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December 8, 2018
By Brian Gray
At the Energy Co-op of Vermont, we are highly encouraged to see the positive trends in the use of wood pellets for heating fuel. Wood pellets are an important ingredient in reaching Vermont’s goal of heating our residences and buildings with 30% renewable sources by 2025.
Whether you use a wood pellet stove or an advanced whole-home wood pellet heating system, you are already making your contribution to achieving Vermont’s renewable goals while reducing your own personal carbon footprint.
In the big picture, the Pellet Fuel Institute estimates that there are currently 1,000,000 homes and businesses in the U.S. heating with wood pellets. Every ton of pellets used vs. oil reduces CO2 emissions by about 1.5 tons. Total emissions offset this year from burning wood pellets will be nearly 4.5 million tons of CO2.
On an individual level, a homeowner who uses 3 tons of pellets per heating season at an average price of $289/ton would spend about $867 for the season. This is the equivalent fuel cost per million BTU of $22.03. To offer a fuel cost of $22.03 per million BTU, #2 fuel oil and propane would have to be priced at $2.43/gal and $1.61/gal, respectively!
However, not all pellets are created equal, so it’s important to burn a high-quality, low-ash pellet. Here’s what to look for:
- Heat output - This is measured in BTUs, so look for pellets that have higher BTU ratings. The best pellets are in the 8,000-8,500 range.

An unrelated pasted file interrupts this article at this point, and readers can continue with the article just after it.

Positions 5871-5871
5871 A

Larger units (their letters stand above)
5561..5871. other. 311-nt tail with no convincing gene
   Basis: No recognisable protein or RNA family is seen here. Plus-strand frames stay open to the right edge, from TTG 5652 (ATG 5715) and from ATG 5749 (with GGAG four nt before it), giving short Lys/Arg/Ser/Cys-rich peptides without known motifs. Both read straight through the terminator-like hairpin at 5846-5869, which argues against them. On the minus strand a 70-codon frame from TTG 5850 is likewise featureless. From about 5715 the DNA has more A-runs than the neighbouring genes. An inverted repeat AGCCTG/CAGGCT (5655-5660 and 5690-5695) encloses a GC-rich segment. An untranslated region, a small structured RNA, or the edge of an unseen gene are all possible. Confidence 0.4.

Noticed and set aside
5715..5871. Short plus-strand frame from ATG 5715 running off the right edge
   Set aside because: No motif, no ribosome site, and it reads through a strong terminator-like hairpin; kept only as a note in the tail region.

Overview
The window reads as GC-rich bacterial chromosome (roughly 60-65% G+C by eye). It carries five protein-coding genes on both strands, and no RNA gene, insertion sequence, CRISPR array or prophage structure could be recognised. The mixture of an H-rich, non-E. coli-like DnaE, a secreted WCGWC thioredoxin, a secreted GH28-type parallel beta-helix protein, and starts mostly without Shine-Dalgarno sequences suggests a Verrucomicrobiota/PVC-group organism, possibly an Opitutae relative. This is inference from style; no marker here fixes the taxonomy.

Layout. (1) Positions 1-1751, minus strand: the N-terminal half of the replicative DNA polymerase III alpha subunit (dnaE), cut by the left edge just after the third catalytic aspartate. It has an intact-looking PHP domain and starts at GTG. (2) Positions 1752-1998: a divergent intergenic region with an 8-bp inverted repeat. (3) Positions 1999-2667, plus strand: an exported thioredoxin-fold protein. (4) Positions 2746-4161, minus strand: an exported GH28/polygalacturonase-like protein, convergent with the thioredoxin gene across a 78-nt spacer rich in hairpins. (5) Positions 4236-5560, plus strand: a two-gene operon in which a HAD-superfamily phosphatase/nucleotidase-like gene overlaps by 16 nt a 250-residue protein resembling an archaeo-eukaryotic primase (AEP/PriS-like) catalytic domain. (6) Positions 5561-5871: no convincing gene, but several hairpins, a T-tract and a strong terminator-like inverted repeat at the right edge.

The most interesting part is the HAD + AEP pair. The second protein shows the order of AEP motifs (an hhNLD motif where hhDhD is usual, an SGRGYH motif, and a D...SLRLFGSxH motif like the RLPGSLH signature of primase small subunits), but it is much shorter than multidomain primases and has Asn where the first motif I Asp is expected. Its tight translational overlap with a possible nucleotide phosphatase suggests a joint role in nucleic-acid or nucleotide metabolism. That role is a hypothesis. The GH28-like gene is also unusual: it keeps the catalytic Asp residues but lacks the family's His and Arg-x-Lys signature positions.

- Low Moisture Content - If you use low moisture pellets it won’t take as long to light your pellet stove. The best pellets have a moisture content of 6.5% and below.
- Low Ash Content - This describes how much ash is left over in proportion to how much wood was burned. Having a lot of ash produced will make your stove run less efficiently, so look for pellets that are labeled “low ash content” A volume of .6% or less is a good choice.
- No additives or bark - Pellets without bark, cardboard, glue, or recycled materials burn hotter and produce less ash.
Which pellets are better - hardwood or softwood?
For traditional wood burning stoves, hardwood firewood is usually considered better because it burns longer and has more heat energy. With wood pellets this is not the case. Wood pellets are compressed, so the density of both hardwood and softwood pellets is about the same. Depending on the species of wood and other factors, softwood pellets can have 10-20% more BTU per weight than hardwood pellets because softwoods have resins in them that have a higher heating value than wood fiber.
At the Energy Co-op of Vermont, we have been delivering premium quality wood pellets to our customers since 2008. We are proud to feature premium pellets from Vermont Wood Pellet Company which burn hotter and produce less ash than other pellets. The Co-op is also the only wood pellet provider in Vermont that offers an EASY PAY budget payment plan so that our members can spread the cost of their pellet purchases over ten months of the year.
Interested? Just call the Energy Co-op to learn more about our wood pellet delivery program or stop in to our headquarters to pick up your free bag of wood pellets to “try before you buy”.